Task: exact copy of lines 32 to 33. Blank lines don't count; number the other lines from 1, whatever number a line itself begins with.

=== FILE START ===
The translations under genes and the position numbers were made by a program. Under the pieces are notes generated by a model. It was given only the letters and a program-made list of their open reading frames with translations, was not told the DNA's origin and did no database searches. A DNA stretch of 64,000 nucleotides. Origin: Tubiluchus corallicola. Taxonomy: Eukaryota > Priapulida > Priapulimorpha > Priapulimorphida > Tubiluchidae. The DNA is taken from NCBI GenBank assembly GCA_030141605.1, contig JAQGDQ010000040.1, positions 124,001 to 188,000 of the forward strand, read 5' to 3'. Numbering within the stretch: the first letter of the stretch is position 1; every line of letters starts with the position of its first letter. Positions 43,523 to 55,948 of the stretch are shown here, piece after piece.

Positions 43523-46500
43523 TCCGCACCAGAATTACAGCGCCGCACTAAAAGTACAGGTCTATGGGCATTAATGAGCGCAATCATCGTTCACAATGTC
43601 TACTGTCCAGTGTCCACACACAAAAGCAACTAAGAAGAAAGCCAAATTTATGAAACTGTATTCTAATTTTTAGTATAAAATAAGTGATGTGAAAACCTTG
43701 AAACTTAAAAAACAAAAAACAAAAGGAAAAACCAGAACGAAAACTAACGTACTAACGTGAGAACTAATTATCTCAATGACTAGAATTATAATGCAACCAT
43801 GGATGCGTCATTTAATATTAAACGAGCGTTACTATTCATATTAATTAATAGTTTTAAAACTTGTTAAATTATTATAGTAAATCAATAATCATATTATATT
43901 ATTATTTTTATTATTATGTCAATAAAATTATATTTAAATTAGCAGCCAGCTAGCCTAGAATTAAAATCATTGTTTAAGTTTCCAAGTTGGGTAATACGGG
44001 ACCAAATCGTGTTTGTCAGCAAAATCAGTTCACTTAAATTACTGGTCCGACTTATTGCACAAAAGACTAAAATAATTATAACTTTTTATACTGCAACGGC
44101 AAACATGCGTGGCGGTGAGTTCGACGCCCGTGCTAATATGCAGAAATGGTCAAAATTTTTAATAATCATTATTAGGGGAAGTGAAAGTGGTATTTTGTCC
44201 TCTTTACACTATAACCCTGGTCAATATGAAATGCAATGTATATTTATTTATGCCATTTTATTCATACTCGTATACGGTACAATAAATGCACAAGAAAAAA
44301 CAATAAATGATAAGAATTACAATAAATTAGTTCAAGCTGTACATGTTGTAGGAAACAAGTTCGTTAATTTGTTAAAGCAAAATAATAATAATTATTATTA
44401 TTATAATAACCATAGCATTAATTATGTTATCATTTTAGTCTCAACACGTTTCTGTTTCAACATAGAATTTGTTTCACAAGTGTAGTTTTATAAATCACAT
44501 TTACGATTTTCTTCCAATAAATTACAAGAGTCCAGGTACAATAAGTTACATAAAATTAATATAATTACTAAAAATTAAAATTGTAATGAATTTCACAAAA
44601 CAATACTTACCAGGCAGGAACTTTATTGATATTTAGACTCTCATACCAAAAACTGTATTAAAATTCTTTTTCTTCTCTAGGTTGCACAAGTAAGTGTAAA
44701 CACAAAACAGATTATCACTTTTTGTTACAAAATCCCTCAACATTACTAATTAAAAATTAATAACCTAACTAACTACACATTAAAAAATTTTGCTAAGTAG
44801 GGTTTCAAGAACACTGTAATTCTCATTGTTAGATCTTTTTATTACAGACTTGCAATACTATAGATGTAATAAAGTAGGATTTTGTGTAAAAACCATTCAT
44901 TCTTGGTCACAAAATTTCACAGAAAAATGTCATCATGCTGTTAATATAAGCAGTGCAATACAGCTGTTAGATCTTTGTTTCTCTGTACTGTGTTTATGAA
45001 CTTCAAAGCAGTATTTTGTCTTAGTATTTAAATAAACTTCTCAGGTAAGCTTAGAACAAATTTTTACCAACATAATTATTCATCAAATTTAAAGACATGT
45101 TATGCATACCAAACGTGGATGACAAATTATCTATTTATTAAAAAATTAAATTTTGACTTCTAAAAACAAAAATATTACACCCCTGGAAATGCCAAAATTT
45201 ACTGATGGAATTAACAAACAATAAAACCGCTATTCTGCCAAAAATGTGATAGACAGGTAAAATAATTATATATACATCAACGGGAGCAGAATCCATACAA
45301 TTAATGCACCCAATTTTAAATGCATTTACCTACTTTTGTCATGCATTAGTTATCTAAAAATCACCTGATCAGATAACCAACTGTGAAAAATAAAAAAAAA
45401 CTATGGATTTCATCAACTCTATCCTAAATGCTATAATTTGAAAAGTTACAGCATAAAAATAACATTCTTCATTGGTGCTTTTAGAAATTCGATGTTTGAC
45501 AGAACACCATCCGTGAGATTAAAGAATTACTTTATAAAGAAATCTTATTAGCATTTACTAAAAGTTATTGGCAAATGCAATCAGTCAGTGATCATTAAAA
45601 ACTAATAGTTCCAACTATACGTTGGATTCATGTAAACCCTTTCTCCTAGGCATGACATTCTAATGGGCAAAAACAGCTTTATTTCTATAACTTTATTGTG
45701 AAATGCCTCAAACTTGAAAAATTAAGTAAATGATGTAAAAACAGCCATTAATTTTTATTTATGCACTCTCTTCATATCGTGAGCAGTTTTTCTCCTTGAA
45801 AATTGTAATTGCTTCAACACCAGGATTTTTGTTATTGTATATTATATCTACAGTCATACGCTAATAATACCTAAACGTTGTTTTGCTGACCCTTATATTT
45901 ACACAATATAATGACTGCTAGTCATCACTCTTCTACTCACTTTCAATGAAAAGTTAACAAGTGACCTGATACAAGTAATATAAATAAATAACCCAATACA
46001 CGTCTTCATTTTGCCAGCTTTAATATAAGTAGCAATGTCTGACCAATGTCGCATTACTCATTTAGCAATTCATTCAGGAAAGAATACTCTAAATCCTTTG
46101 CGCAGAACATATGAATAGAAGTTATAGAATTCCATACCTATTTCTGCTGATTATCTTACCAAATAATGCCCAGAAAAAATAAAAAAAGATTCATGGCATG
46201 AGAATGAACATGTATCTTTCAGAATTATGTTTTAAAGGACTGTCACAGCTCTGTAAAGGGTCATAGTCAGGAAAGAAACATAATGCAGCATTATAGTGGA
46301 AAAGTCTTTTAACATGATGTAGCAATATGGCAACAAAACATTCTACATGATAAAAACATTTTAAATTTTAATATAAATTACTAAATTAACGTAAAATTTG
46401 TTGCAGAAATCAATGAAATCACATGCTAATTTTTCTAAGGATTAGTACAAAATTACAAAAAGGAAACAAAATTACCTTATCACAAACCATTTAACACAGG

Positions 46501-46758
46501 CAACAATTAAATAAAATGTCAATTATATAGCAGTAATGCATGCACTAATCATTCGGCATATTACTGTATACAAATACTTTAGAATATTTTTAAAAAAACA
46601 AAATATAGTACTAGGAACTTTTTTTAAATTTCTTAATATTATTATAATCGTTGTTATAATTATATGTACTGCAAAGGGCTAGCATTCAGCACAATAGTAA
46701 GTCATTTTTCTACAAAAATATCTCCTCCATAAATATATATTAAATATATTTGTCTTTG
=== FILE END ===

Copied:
46401 TTGCAGAAATCAATGAAATCACATGCTAATTTTTCTAAGGATTAGTACAAAATTACAAAAAGGAAACAAAATTACCTTATCACAAACCATTTAACACAGG

Positions 46501-46758